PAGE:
UCSF is initiating a process to identify real estate opportunities for its Laurel Heights Campus, part of a strategy to reduce the University’s operating costs by consolidating campus work sites. UCSF seeks a developer to help create a compelling vision for the Laurel Heights site that will benefit the neighborhood, the City and County of San Francisco and UCSF.
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In 2012, HANC built a community garden at the Recycling Center and Native Plant Nursery site, creating Kezar Gardens Ecology Center, and garnered massive community support in opposition to our eviction. We did a lot more. Here is a recap of our monthly meetings:
In January, we discussed the Recreation and Open Space Element of the General Plan. This now seems to have stalled. Captain John Feeney, who took charge of the Park Police Station in January, met with HANC in February and answered questions about traffic safety, enforcement of the sit-lie law, and parklets. Captain Feeney was replaced by Captain Greg Corrales in June.
Our March meeting featured a discussion with Supervisor Christina Olague, who began her term as Supervisor in January, 2012. Topics of discussion included the future of the Haight-Ashbury Free Clinic, HANC’s Recycling Center, redistricting, chain stores appearing in our neighborhood without Planning Commission review, and food trucks. Supervisor Olague’s term ends in early January, 2013.
In April, we presented an update on Kezar Gardens, including a slide show of the 50 community garden beds that had been built, filled, and planted, and presentations and stories by some of the community gardeners. In May, we discussed the very short June ballot and had a debate on the proposition to put the City’s garbage contracts out for competitive bid.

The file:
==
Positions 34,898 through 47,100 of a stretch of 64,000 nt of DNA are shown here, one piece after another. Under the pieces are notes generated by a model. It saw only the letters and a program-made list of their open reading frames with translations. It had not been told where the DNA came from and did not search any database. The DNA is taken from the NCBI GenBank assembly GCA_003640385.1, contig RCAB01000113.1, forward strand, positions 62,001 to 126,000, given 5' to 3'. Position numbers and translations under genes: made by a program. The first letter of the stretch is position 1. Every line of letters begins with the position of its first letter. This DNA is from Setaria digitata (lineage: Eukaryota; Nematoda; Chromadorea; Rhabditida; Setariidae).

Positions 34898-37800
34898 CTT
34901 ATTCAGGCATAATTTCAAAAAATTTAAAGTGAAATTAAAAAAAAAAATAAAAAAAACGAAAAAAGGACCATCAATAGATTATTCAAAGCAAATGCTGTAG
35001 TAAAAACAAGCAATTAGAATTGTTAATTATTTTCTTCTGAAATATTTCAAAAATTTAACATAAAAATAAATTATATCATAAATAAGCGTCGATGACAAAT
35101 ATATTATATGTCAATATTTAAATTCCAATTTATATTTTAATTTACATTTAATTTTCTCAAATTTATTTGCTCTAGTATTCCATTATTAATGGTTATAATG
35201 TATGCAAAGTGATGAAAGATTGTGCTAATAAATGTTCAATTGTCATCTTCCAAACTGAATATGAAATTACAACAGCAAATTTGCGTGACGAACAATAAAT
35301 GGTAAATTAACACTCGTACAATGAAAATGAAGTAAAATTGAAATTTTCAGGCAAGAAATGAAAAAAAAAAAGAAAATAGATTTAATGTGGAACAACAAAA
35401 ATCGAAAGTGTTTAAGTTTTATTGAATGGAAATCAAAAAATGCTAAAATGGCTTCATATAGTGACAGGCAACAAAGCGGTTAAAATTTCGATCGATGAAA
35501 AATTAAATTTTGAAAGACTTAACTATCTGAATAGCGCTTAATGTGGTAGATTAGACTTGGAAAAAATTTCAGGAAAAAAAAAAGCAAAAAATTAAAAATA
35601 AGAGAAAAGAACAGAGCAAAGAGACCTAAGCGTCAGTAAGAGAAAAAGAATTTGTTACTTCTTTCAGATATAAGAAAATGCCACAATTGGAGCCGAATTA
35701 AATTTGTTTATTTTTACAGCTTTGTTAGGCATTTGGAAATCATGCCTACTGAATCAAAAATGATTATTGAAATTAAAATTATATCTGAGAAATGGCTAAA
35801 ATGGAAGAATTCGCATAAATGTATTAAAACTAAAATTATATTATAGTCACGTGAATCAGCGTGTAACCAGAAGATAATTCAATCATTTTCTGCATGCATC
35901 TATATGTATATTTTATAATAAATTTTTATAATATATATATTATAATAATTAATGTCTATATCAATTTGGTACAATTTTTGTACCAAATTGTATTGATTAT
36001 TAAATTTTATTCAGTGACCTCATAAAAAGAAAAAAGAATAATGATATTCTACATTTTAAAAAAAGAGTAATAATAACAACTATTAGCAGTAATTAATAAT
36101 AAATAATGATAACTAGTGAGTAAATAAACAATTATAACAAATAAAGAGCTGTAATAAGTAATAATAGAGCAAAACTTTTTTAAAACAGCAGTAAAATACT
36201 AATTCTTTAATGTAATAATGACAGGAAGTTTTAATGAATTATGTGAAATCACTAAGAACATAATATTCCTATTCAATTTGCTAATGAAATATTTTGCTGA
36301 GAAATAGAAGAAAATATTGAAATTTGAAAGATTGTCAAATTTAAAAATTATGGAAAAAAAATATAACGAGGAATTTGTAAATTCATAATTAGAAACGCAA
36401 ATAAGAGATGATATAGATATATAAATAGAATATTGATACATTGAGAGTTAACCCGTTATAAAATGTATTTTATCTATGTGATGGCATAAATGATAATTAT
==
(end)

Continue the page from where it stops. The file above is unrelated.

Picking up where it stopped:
In June, we discussed CPMC/Sutter’s plans with Bob Prentice and Paul Kumar from San Franciscans for Health Care, Housing, Jobs, and Justice. Although the plans to build a large facility at Geary and Van Ness will affect housing, traffic, and employment, the discussion focused on the impacts the development could have on the City’s healthcare costs for its workers and “Healthy San Francisco” participants, and also on the agreement to keep St. Luke’s Hospital open. The CPMC/Sutter plans have stalled, but it appears that there will be further developments during the next few months.
In July we held a discussion about displacement of community gardens. We had representatives from the Hayes Valley Farm, the Free Farm, and the Gill Tract, as well as from Kezar Gardens to inform and advise us.
Garden for the Environment will offer the following workshops in January, 2013. All classes will be offered at Garden for the Environment, San Francisco’s organic demonstration garden at 7th and Lawton Street. Since its founding in 1990, the garden has operated as a demonstration site for small-scale urban ecological food production, organic gardening, compost education and low water-use landscaping. For more information, call (415) 731-5627, or go to www.gardenfortheenvironment.org.
ORGANIC GARDEN DESIGN
Date: Saturday, January 12, 2013
Time: 10AM - 12:00 Noon
Location: Garden for the Environment, 7th Ave at Lawton Street, San Francisco
Cost: Free, Sponsored by the San Francisco Public Utilities Commission
Learn how to grow a healthy and beautiful garden that minimizes the impacts on the environment. From building a healthy soil with compost to selecting beautiful plantings appropriate for the Bay Area’s climate, this workshop will give you the basics to implement sustainable gardening practices.